Since the National Service Scheme (NSS) came into force in 1973 and later given legitimacy by the 1979 Constitution, it has become an avenue for addressing the manpower shortfalls in the public and the private sectors.
Per the National Service Act 1980, Act 426, passed by the Third Republican Parliament, the scheme is mandated to formulate policies and structures for the effective running of the national service programme.
The benefits of national service are enormous. Averagely, the NSS deploys 100,00 personnel to various sectors of the economy, making it the body with the largest pool of skilled labour available for supply to various sectors of the economy at a particular moment.
Besides, national service exposes young graduates to the sense of civic duty and voluntarism and builds their experience before they enter the world of work. It also promotes national unity and strengthens bonds of common citizenship among Ghanaians.
However, over the years, funding for the scheme has become a burden on the central government, in view of the pressure on the national purse.
This is why we welcome the efforts being made by the current board and the management of the scheme to reposition it to meet the needs of the contemporary graduate, which has culminated in the institution of the National Service Visitation Day to allow officials of the NSS to meet and interact with service personnel across the country and user agencies on how national service is impacting the lives of personnel, user agencies and the nation at large.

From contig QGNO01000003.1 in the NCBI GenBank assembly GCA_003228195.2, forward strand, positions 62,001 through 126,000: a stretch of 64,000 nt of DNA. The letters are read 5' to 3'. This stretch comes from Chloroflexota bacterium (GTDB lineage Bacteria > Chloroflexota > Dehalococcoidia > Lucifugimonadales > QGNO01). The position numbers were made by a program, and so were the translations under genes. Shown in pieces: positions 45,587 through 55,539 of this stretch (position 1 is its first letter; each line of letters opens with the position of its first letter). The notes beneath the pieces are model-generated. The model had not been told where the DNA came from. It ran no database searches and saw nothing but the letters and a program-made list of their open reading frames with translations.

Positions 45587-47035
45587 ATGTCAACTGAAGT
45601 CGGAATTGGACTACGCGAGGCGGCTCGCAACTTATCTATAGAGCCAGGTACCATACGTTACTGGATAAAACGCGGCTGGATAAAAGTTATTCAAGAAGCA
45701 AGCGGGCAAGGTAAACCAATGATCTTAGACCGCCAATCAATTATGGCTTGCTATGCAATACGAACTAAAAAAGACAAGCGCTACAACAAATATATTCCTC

Moving the scheme from its traditional mission of ‘mobilisation for deployment’ to a new strategic direction of ‘deployment for employment’, with the aim of complementing the government’s efforts at reducing graduate unemployment and its attendant implications on national security, is the way to go.
The Daily Graphic is encouraged by the fact that the new strategic direction comes with the provision of an environment for all personnel to acquire the relevant skills to venture into entrepreneurship and also meet industry demands.
With job openings in the public sector shrinking with time, entrepreneurship is the way to go. Embracing entrepreneurship will enable the young graduate to identify economically viable areas of the economy and explore the opportunities.
Equally worthy of note is the development of 11 innovative national service modules, all of which have the potential to rake in revenue for the NSS to reduce its over-dependence on the government for survival.
These are good initiatives by the current managers of the scheme and we want to see them carry the initiatives through with all seriousness.
This should have happened long ago because continuous over-dependence on state coffers for the survival of the NSS is not sustainable. No wonder, globally, many of such institutions are collapsing because they depend on national coffers for operations and survival.
We cannot afford to have our national service fall into such a pit due to lack of funds.
If managed properly, we have no doubt that the NSS can play a more significant role in the accelerated development of the country.
National service personnel are found in every corner of the nation, contributing their quota to development efforts. Regrettably, they take home allowances that are inadequate, and, therefore, the service becomes a disincentive, instead of an incentive.
This is the more reason all efforts should be made to also help the secretariat to be more functional. This calls for more collaboration with user agencies.
Such a collaboration will engender a win-win situation, whereby the NSS, user agencies and the service personnel will all be satisfied contributing their quota to national development efforts.